Publications & Events

Family breeds contempt: the expansion of the tort of conspiracy by unlawful means

The recent Court of Appeal decision in the long line of Ablyazov cases (Khrapunov v JSC BTA Bank1) has given contempt of court extra steel – being in contempt can constitute "unlawful means" in a tort claim for unlawful means conspiracy. As a result, parties affected by a failure to comply with a court order can claim against not just the contemnor but also against those who were complicit in his contempt.



JSC BTA Bank has been pursuing Mukhtar Ablyazov for fraud since 2009, claiming in excess of USD 4.6 billion. Ablyazov was committed to prison in England in 2012 following breaches of a worldwide freezing order, but fled to France before he was arrested.

The defendant in this case was Ablyazov's son-in-law, Ilyas Khrapunov. Ablyazov and Khrapunov were accused of unlawfully conspiring to injure or cause financial loss to the Bank by dealing with Ablyazov's assets abroad in breach of the freezing order and a receivership order. The Bank brought a claim in unlawful means conspiracy against Khrapunov, and obtained a further worldwide freezing order in support.

Khrapunov applied to set aside the claim and the freezing order against him. On appeal, Khrapunov maintained that contempt of court could not constitute "unlawful means" and disputed the Court's jurisdiction over him at the relevant time. He lost the appeal on both fronts.


Contempt as "unlawful means"

The Khrapunov decision continues the English courts' trend in unlawful means conspiracy cases of putting the conspiracy to injure at the heart of the claim.

In order to bring a claim of unlawful means conspiracy, a party must have suffered damage as a result of an understanding or combination between others who intended to cause that party injury by "unlawful means". The decision in Revenue and Customs Commissioners v Total Network SL2 marked a fundamental shift in how conspiracy claims are approached, with the courts increasingly focussing on the conspiracy to injure and seeing beyond a narrow interpretation of "unlawful means". In that case, acts that were not independently actionable (cheating the Revenue) were sufficient to qualify as "unlawful means".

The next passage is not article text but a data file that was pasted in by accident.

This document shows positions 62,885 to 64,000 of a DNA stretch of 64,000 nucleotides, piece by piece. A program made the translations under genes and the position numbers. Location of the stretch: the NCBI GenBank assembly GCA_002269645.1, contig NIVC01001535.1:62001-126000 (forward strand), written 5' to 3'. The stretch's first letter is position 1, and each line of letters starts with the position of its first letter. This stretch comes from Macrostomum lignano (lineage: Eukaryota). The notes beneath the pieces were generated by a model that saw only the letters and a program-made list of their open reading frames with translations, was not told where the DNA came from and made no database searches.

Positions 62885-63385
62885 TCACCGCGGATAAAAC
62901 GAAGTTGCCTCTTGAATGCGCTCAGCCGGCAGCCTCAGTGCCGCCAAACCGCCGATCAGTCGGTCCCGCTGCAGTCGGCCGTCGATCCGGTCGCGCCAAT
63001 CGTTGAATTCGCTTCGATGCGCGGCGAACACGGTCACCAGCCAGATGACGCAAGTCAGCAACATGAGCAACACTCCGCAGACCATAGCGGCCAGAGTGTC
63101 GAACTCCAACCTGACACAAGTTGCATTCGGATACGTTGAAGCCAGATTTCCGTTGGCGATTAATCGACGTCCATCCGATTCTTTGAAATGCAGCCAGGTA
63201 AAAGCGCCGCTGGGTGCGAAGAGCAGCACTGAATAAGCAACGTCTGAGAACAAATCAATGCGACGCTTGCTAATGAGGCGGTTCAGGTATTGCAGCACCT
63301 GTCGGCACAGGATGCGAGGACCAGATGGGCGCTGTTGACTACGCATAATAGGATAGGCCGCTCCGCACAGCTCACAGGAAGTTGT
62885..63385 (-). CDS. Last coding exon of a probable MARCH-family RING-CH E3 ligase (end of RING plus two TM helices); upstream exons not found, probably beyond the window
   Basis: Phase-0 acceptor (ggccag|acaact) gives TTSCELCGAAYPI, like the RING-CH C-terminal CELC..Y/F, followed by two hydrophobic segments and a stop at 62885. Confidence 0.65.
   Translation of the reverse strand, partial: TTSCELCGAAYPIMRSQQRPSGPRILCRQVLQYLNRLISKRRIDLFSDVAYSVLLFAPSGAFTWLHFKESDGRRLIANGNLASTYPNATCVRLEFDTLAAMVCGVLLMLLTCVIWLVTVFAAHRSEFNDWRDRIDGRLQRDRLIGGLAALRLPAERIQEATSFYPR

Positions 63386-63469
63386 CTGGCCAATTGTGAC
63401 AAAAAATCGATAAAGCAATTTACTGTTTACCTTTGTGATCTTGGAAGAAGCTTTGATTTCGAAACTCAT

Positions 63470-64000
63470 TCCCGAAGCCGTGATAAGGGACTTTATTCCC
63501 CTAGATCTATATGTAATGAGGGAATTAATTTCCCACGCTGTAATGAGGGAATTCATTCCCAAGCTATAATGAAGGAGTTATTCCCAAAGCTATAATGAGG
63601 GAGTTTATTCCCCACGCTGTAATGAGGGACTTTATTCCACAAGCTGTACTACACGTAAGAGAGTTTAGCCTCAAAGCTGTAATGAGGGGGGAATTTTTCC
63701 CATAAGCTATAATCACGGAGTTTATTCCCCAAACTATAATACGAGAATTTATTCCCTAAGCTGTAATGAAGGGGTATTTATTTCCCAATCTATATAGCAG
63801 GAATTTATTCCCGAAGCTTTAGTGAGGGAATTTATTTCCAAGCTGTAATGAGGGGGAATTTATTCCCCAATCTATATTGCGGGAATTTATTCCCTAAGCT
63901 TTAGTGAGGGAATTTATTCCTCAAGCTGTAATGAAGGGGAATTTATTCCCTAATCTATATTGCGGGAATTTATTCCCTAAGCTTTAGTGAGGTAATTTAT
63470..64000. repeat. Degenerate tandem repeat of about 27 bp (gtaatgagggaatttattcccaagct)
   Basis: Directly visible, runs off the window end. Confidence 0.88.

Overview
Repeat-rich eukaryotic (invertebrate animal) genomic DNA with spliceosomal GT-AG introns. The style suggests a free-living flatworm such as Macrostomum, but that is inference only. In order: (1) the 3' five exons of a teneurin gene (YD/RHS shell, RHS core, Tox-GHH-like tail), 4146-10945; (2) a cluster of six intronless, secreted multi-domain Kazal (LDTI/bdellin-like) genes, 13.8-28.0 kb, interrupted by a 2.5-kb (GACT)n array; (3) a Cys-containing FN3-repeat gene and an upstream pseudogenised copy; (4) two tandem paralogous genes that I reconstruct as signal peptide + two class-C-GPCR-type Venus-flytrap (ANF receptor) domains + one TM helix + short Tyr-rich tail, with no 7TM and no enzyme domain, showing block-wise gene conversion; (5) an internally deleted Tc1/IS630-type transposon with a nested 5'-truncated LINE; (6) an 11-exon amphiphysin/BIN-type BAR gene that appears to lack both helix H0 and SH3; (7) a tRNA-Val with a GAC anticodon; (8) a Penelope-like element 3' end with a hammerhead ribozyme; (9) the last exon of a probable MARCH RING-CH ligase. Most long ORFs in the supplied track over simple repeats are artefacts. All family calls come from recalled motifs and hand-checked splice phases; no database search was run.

In the Khrapunov case, the Bank sought to rely on breaches by Ablyazov and Khrapunov of the freezing and receivership orders as the "unlawful means" to found the action. Although contempt of court, such as a breach of a court order, is not in itself actionable by the beneficiary of the court order, the Court of Appeal, upholding the first instance decision, held that such contempt could constitute the "unlawful means" for the purposes of an unlawful means conspiracy claim.

However, the limits of "unlawful means" are not boundless. The decision in Digicel v Cable & Wireless3 made it clear that breach of a non-actionable, non-criminal statute did not constitute "unlawful means". Therefore, not all unlawful acts will constitute unlawfulness for the purposes of the tort of unlawful means conspiracy.


Jurisdiction over Khrapunov

Khrapunov also showcases the jurisdictional issues that can arise in conspiracy claims with an international dimension.

Khrapunov was domiciled in Switzerland. Although Ablyazov had obtained asylum in the UK in 2011, he fled to France in 2012 after becoming aware of the committal order against him.

However, Article 5 of the Lugano Convention allows a court to exercise jurisdiction in either: (a) the place where the damage occurred; or (b) the place of the event giving rise to the damage. In Khrapunov, the Court considered it had jurisdiction under limb (b), finding that the event giving rise to the damage was the hatching of the conspiracy in England, rather than dealing with the assets abroad. The Bank had also argued that the Court had jurisdiction under limb (a) on the basis that the damage was suffered in England as this was where its chose in action – the worldwide freezing order and judgments against Ablyazov – were obtained/located and that these had been reduced in value by the alleged actions of Khrapunov. The Court rejected this argument.



The Khrapunov decision establishes a powerful tool for injured parties engaged in multi-jurisdictional litigation. Claimants should bear in mind that aiding a party to breach a freezing or other court order can now provide a further source of recourse and subsequently widen the pool of assets that can be targeted by opening up the possibility of an unlawful means conspiracy claim.

Jurisdiction may also be simpler to establish given that the Courts will look to the formation of the conspiracy itself to find a UK nexus.


1 [2017] EWCA Civ 40
2 [2008] UKHL 19
3 [2010] EWHC 774 (Ch)


This publication is provided for your convenience and does not constitute legal advice. This publication is protected by copyright.
© 2017 White & Case LLP